In the beginning, there were puns. And people groaned. And the punners chuckled, and saw that it was good.
Then, there was hockey. It was fast, but with a quiet grace...except when the goal horn's blowing and the whole crowd is screaming their hair out. And the spectators applauded and watched, and saw that it was good.
Then, there were the owners. They sold tickets for spectators to see very good players play hockey. And even gave the players some money sometimes. And the owners made money, and saw that it was good.
Then, there were the leagues. They orchestrated schedules and kept the money within a small group of owners. The elite talent played in the highest-playing leagues. The players were paid more, and they saw that it was good.
Then, there was the NHL. Grown out of a disagreement with the Toronto owner over the NHA, teams split off and started their own league. And the owners saw that Livingstone was out, and saw that it was good.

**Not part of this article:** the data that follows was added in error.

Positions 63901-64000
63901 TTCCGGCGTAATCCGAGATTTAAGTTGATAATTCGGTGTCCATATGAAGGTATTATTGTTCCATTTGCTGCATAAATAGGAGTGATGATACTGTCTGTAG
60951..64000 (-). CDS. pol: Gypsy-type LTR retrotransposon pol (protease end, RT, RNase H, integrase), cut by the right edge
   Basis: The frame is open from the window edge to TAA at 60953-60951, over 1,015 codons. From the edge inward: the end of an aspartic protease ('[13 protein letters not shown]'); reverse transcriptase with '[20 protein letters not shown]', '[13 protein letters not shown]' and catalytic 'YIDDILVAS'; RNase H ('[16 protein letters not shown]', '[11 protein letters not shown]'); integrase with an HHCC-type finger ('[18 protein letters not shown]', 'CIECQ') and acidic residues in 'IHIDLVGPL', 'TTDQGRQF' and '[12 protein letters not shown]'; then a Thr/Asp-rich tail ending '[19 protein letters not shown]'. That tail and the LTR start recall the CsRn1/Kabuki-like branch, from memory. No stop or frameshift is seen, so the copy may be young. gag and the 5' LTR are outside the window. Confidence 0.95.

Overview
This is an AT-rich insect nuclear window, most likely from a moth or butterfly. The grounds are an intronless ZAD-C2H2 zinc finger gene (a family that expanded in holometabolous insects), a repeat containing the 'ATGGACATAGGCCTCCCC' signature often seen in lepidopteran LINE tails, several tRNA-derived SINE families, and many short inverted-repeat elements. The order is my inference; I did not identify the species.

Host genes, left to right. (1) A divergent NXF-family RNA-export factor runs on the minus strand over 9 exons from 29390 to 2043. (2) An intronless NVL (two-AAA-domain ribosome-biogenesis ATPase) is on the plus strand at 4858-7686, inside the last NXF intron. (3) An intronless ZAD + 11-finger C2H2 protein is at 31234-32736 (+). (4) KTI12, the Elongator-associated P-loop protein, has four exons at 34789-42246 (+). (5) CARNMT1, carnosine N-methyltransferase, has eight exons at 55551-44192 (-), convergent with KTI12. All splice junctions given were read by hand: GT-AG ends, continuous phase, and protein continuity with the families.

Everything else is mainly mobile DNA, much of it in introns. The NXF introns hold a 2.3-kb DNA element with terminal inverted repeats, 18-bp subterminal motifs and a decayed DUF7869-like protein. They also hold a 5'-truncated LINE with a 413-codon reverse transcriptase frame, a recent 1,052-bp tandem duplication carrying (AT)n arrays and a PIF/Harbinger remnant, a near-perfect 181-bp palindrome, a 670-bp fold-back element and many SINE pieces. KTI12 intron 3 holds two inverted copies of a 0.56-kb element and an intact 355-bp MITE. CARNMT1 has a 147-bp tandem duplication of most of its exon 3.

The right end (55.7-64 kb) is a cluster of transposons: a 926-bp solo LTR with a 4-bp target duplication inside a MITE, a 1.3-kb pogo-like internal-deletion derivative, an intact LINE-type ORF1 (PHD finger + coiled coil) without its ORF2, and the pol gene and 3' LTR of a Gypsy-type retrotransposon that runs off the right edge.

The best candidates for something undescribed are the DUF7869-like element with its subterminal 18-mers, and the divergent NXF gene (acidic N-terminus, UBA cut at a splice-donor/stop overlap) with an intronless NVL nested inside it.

Then, there was NHL.com. And it was very 90s. But it progressed with the times, until it became the multimedia information portal that it is today. And the league saw that people came to the site a lot, and saw that it was good.
Then, there was Michael Blinn. Michael is a web producer for NHL.com. He's well-known for helping come up with the puns everyone loves (or hates) and whatever else it is an NHL.com web producer does. Unfortunately, he announced this week that today is his last day at the NHL. It's an unfortunate thing, because it's always good to know you've got a Bruins fan in high places.
Of course, it's not like he's dead. All the best and we look forward to your future endeavors, Mr. Blinn.
And don't forget, if you ever want to write about the Bruins...we're looking for people.